Innovating with online learning

Online learning will help schools innovate and save money, argues Reed Hastings, Netflix CEO and charter school advocate. Hastings bought the education software company DreamBox Learning for $10 million and donated ownership to the non-profit Charter School Growth Fund, reports Educated Guess. He believes tech-savvy charter schools will expand, showing school districts how to use “innovative technologies that will improve learning.”

Rocketship Education, a San Jose charter school organization, is Hastings’ model. Rocketship’s first elementary school, which serves low-income minority students, earned a very high 916 Academic Performance Index score last year.

Rocketship has incorporated a learning lab into a quarter of the school day;  the savings from the hybrid model of online and direct instruction reduces the number of  certificated teachers from 21 to 16,  saving each school $500,000 annually – a huge amount in low-funded California. That money is plowed back to raise teacher pay, improve instruction and pay for the next Rocketship’s building. Rocketship is opening a third school this fall, with the fourth in 2011.

At a Rocketship strategy meeting, Hastings said DreamBox offers adaptive math software for grades 1 to 3. “It can identify areas that individual students aren’t getting, then diagnose and break down the problem areas into pieces that the students will understand. Students go at their own pace.” Rocketship hopes “improved online software and assessments can provide close to 50 percent of instruction.”

But Don Shalvey,  the co-founder and board chair of Aspire Public Schools and now  deputy director of the Gates Foundation, cautioned that students will still need the social and emotional support of adults in school in ways that cannot be done from distance learning. Non-teaching adults in schools will play larger roles. School culture will remain critical.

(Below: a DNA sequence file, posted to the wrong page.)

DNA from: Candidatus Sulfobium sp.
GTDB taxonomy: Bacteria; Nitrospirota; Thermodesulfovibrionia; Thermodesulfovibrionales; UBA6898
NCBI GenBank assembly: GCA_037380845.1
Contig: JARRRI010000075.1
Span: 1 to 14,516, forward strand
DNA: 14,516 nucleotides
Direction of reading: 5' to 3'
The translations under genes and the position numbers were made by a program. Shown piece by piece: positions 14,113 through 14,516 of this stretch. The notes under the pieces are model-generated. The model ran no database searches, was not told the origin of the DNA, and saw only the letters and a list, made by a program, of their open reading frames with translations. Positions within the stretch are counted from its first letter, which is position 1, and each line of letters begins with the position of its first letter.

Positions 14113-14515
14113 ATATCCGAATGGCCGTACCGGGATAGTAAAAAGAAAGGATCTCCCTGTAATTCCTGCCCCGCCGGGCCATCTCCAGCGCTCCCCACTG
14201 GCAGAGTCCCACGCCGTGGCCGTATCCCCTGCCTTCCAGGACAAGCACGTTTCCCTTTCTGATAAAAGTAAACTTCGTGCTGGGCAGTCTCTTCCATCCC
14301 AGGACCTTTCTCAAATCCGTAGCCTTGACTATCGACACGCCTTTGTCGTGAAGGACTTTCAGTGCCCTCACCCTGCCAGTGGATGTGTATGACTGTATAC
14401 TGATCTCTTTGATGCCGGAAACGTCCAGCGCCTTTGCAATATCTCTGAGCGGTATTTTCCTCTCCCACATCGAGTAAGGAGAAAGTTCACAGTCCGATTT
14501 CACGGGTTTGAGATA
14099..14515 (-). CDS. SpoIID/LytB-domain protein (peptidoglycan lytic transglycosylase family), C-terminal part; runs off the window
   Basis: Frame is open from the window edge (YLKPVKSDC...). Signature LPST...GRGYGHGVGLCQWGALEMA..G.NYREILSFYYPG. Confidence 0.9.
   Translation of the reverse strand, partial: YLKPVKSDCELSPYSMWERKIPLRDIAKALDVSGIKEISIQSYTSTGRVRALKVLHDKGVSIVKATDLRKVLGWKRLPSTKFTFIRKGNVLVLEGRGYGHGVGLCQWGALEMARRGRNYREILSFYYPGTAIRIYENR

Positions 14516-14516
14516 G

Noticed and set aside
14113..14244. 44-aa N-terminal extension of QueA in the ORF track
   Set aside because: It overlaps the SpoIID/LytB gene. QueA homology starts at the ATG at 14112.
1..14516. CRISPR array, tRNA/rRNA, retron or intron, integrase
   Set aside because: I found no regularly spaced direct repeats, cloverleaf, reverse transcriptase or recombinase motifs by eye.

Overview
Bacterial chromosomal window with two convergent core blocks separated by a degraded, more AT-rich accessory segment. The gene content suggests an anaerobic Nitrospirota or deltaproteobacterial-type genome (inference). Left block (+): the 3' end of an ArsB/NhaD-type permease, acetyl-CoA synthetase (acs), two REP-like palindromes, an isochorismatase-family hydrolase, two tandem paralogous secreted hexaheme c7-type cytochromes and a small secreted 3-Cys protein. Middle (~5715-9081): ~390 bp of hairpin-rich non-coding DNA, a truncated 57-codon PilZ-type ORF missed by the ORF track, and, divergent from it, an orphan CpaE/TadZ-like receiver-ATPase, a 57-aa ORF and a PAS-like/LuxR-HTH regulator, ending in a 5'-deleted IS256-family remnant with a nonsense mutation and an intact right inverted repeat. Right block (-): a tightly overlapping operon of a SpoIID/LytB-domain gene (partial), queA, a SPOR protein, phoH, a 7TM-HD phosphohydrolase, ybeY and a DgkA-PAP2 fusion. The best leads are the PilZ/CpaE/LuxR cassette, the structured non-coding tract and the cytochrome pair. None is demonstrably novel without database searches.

Some teacher unions will see online education as a threat to their jobs and fight its inclusion in district schools.

But Shalvey said online learning, by freeing teachers to teach critical thinking and problem solving and by creating savings that can be directed to teachers’ pay, has the potential to “raise the dignity” and respect for teaching as a profession – an exciting opportunity.

The Gates Foundation is looking for high-performing charter schools that serve as “lighthouses of cooperation,” Shalvey said.

Online schooling is attracting special education students, especially those who have trouble functioning in a classroom, reports Education Week.

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  1. I couldve sworn you recently reported a school that did use online teaching/technology and it still failed. In any case, I get weary of approaches that emphasize technology as the end instead of the means, especially when there are examples of such approaches not being successful.

  2. Online schooling will thrive–when the technology is new. As it ages and develops wear and tear from heavy, hard student usage, it eventually falls apart and becomes useless.

    Kids are hard on computers. Maintaining appropriate computer handling behaviors so that they don’t trash the computers eventually becomes an issue. Once the novelty of having the computers handy is over, then kids and less-sophisticated adult users end up doing things which end up making the computers less and less useful.

    I’d like to see reports about the cost of what it takes to properly maintain the tech equipment for online learning for more than carefully controlled small groups. My guess is that maintenance costs will end up being higher than many of these studies project.

  3. Online education is also as good as conventional education but interpersonal interaction might be limited.-,’


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